National Post

Tuesday, October 15, 2002

Liking yourself is good - right?

Importance of self-esteem an idea whose time has past

Robert Fulford
National Post

Connoisseurs of human foolishness will always cherish that giddy moment in 1987 when the California legislature, convinced it had found the key to understanding human failure, set up the Task Force to Promote Self-Esteem and Personal and Social Responsibility. The assemblyman who promoted this idea, John Vasconcellos, believed that raising the self-image of the citizens would cure drug addiction, crime and many other social ills. This project, Vasconcellos argued, was as important as unlocking the secrets of the atom.

The task force's supporters considered it the takeoff point for the self-esteem movement, but it may instead have been the beginning of the end. This much-publicized example of California eccentricity made people reconsider a belief that had taken a firm grip on the popular imagination years before: That people who hold themselves in high regard will act well and those who don't will act badly.

That sounds like a reasonable notion, and millions still believe it, but it won't stand up under serious thought and it crumples under research. It now appears that those who peddle the promise of self-esteem, including the authors of some 3,000 self-help books, are the modern equivalents of 19th-century snake-oil salesmen. It also appears that high self-esteem can often be harmful rather than beneficial.

The term self-esteem goes back at least to the 17th century. Milton in Paradise Lost suggested that sometimes nothing profits us more than well-grounded self-esteem. In 1890 William James, in Principles of Psychology, outlined a relationship between self-esteem and accomplishment.

The idea as we know it began flowering about half a century ago. The ground was prepared by The Power of Positive Thinking (1952), in which Norman Vincent Peale claimed happiness and material success result from personal optimism and self-regard. Around the same time, clinical studies in psychology showed connections between high self-esteem and success in school, business, marriage and sex.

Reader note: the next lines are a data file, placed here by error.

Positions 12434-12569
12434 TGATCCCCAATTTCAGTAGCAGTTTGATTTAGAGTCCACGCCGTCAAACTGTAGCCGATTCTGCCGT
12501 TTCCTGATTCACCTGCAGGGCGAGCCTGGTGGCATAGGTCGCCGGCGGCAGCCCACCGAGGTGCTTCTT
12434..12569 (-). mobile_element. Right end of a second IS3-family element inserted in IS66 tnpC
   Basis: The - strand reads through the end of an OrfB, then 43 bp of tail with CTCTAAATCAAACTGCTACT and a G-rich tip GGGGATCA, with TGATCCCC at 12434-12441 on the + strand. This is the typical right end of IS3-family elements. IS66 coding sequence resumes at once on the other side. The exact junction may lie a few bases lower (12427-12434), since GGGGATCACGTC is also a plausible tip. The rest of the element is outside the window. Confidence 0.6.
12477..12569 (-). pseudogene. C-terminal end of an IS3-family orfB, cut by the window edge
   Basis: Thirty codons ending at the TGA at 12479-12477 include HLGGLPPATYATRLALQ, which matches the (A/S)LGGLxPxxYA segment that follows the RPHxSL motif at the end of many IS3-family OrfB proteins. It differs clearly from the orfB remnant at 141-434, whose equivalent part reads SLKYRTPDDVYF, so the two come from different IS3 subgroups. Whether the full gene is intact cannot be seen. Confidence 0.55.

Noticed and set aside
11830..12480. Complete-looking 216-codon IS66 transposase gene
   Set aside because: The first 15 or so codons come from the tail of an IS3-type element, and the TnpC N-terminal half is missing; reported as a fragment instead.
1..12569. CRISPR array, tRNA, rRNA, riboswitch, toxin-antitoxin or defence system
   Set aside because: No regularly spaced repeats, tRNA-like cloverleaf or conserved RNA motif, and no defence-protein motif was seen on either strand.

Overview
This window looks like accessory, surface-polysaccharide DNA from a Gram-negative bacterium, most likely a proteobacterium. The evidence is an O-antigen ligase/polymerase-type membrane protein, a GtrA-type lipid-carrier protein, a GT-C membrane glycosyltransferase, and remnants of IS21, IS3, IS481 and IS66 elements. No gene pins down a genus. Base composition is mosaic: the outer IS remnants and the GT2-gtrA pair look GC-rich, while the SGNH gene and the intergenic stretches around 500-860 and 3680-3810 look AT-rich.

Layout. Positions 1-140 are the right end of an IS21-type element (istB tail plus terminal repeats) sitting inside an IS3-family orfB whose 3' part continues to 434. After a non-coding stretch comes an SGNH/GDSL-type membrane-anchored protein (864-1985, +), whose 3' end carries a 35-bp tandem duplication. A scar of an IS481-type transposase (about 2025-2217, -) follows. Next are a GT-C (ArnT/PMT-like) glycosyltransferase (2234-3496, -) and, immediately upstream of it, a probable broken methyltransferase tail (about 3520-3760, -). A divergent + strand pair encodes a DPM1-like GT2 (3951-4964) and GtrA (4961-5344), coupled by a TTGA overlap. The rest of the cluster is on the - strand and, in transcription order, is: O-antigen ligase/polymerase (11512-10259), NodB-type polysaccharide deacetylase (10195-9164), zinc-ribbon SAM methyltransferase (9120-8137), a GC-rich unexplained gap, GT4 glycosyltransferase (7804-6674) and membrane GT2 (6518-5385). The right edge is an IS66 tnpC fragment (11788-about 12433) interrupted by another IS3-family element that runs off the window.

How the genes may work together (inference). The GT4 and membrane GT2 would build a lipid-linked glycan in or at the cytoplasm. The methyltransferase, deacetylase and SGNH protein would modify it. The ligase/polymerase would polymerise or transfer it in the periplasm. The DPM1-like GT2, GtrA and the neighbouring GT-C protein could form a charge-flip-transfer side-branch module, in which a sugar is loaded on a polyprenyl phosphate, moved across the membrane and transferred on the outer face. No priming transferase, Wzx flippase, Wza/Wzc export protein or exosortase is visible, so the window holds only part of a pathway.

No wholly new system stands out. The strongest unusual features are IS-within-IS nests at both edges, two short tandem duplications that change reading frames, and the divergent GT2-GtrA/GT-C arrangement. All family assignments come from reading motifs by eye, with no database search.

Low self-esteem, on the other hand, showed up frequently alongside teenage pregnancy, drug-taking, wife-beating and homicide. In the 1960s two books by psychiatrists, Morris Rosenberg's Society and the Adolescent Self-Image (1965) and Stanley Coopersmith's The Antecedents of Self-Esteem (1967), claimed that the right kind of parental attention produces high self-esteem, therefore success, in children.

Armies of psychotherapists leapt on that idea, and soon intellectual garbage began piling up around it in great quantities. In 1969, Nathaniel Branden, a psychologist from Toronto who was once the lover and acolyte of Ayn Rand, moved over to this burgeoning field with The Psychology of Self Esteem, declaring self-esteem "the single most significant key to behaviour." In 1996 Steven Ward wrote in the Canadian Journal of Sociology: "What started as a fragile statement made by William James had by the early 1970s expanded into an encompassing and heterogeneous academic network."

Unfortunately for all those who committed their careers to promulgating this idea, most of what they wrote turns out to be worthless. Low self-esteem often accompanies serious social deviance, but there's no evidence to show that the first causes the second. An often repeated belief of Oprah Winfrey, that poor self-esteem is "the root of all the problems in the world" remains entirely unproven. It's just something that got drummed into her head.